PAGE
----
Anonymous said...

" AIM said...
Then we agree Jim. The system doesn't work. Anyone can become a politician and "leader" and therein lies most of our problem."

I agree also that the system does not work, but I think it is misleading to say that anyone can become a politician and "leader" ... because most cannot.

Only people with certain pre-sanctioned viewpoints and pre-sworn loyalties can get the money to run a campaign these days, haven't you noticed? :)

Jim in San Marcos said...


We are in complete agreement. The cost of living is rocketing upward, I paid $50 for a tank of gas today, that includes the two gallons I got for my lawn mower. I can't retire and pay all of my bills---so I guess I'll keep hitched up to the plow.

Jim in San Marcos said...

Hi Anon 5:19

Ask yourself one question, did we elect Ronald Reagan or John Wayne President?

Meg Whitman former CEO of Ebay tried to become governor of California and didn't make it.

What real qualifications does Obama have to be president? Being 35 years old or older doesn't cut it for me.

Politics is a very dirty game where everyone in your family can be picked on. A lot of people that could run, never will because of that.

IMHO most politicians are bottom feeders (fishing term). Arguing over the qualities that make them electable is kind of a lost cause.

Anonymous said...

In a democracy the politician has to appeal to least common denominator for votes. Telling the truth doesn't get you elected except in rare circumstances. The public only wants someone either look good in front of camera or alternately someone to laugh at. Pretty sad. It reminds me of a quote by Winston Churchill which escapes me at present time about the perils of democracy.

rob in ns

Anonymous said...

“The best argument against democracy is a five minute conversation with the average voter.”

AIM said...

Thanks to FDR in the 30's and Lyndon Johnson's Great Society the momentum has been in the direction of the government and your employer will take care of you. This has eroded character and diminished the individual's levels of causation, responsibility, self-sufficiency, industriousness, creativity, innovation and so on. Americans have been trained into dependency.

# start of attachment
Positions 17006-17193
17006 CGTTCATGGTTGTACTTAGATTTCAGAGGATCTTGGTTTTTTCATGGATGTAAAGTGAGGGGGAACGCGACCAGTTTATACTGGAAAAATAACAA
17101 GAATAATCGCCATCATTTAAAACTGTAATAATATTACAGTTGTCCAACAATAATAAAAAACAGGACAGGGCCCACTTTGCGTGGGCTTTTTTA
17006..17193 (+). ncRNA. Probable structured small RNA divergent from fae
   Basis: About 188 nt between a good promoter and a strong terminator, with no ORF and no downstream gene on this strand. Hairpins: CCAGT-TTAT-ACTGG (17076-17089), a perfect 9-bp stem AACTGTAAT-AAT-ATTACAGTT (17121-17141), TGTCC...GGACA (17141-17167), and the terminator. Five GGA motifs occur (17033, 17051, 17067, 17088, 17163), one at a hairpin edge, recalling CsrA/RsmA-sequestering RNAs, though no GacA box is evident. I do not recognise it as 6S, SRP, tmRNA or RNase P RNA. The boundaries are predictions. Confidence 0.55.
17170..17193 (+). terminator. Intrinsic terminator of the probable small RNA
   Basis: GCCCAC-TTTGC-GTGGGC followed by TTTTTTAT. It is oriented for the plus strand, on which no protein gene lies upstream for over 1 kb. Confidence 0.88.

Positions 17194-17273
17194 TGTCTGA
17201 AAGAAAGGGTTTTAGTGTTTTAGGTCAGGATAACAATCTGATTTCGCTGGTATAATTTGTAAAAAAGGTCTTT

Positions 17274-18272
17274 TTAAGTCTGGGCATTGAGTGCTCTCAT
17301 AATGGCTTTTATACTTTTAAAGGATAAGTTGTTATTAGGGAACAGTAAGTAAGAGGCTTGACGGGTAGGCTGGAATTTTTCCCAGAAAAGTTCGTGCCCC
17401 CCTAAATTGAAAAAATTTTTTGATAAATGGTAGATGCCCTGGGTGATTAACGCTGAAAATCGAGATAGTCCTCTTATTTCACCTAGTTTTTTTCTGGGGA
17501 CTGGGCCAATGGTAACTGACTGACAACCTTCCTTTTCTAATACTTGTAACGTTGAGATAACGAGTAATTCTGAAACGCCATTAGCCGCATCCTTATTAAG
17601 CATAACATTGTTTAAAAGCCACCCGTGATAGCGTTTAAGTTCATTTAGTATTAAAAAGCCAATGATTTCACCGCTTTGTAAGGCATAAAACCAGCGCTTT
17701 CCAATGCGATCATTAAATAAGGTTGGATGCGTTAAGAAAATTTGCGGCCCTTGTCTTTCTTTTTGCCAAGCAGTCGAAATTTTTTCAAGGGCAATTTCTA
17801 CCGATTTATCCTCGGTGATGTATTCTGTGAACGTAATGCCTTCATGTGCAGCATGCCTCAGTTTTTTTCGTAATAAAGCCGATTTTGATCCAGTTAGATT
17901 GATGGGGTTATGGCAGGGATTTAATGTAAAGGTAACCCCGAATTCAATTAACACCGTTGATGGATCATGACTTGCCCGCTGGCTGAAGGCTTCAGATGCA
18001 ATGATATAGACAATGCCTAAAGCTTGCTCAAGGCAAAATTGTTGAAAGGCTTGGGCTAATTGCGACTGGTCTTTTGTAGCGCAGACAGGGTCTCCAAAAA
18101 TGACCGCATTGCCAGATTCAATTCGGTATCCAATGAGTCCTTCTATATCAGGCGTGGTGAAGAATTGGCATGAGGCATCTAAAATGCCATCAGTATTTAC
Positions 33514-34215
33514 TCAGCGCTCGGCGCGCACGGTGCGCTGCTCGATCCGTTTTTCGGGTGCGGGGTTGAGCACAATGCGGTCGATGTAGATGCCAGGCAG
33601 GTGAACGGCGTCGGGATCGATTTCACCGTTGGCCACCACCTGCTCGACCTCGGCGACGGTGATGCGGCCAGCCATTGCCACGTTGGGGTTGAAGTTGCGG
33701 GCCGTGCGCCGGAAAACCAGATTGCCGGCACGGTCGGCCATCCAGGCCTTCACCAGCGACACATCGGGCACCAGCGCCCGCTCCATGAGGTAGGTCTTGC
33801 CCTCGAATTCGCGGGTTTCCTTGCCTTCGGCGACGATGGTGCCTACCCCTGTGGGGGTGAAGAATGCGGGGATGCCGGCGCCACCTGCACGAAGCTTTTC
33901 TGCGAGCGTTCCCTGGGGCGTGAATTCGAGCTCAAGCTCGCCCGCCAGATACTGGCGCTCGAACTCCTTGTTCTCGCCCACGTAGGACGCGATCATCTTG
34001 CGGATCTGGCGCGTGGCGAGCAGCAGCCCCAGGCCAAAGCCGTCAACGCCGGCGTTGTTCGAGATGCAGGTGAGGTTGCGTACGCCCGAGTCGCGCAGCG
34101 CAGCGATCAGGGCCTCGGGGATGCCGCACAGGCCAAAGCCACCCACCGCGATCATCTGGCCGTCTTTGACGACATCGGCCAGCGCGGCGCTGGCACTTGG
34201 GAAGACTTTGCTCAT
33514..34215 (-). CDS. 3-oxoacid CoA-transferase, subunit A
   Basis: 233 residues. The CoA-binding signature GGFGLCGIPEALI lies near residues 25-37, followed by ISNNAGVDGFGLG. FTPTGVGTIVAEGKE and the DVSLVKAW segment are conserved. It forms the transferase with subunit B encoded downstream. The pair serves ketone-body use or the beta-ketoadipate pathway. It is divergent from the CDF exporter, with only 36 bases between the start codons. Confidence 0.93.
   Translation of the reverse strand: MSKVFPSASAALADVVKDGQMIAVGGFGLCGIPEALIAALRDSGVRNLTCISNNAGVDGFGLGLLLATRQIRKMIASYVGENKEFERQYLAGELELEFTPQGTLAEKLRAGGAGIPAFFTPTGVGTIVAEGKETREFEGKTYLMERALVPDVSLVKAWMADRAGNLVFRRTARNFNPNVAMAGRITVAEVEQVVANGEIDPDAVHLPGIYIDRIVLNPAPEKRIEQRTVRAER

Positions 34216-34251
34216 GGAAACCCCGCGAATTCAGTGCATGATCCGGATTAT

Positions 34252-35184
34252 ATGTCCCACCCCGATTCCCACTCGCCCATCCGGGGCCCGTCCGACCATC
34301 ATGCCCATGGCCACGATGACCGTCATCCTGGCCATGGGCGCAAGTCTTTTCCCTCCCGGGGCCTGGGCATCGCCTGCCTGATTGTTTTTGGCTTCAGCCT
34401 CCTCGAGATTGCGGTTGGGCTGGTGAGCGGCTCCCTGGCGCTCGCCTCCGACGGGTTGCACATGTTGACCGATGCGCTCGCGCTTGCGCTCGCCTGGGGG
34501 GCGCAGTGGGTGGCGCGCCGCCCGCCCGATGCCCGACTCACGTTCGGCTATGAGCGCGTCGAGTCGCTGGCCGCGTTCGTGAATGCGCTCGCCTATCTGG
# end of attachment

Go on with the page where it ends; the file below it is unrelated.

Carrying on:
Government has succeeded in increasing its reach since the 30's. Our current Congress and Obama administration are continuing it.

A party or politican who stands for small government and freedom and liberty for the people (which has the prerequisite of individual character and responsibility) doesn't have a chance against a liberal, victim oriented, benefit oriented, entitlement oriented, "the government will protect and take care of you" oriented party or politician.

Our politicians are a reflection of the majority of the population. A reflection of the average American's character, responsibility level and knowledge base. Sad.

This is most likely a key reason why most empires expire.

Jim in San Marcos said...

Hi Anon 12:37

I enjoyed your quote. It is loaded with truth.

It is very irritating to realize that the person in question could cancel out my vote on a whim.

Anonymous said...

I don't usually post links but this I think is appropo. The voters in my hometown want the schools to maintain current funding and if they don't get their way they are threatening to move somewhere else. I have to laugh because many of these same people complain that their taxes are too high. Trying to point this contradiction out to these people is pointless and this is the electorate the politicians have to pander too!
Kind of reminds me of the movie "This is Spinal Tap" where the lead guitarist is bragging about his amp that has volume that goes to 11 instead of 10. When the interviewer asked him why he didn't make ten louder the guitarist got that blank thousand yard stare.

frakrak said...

Recently read that your big four banks "owned" 17% of your GDP in 1995, by 2008 it was 55%, currently it is 64% of your GDP. I wouldn't be too concerned about the quality of your politicians, but the quality of your silent Feudal overlords. And if you will be able to "own" private property in the future?? Not looking all that promising with recent developments about the questionable ownership of millions of American homes at the moment....

AIM said...

Major multi-national corps and banks rule. This won't change until the system collapses... due to their actions. Sit back and enjoy the movie.
And... figure out how you are going to maintain your standard of living.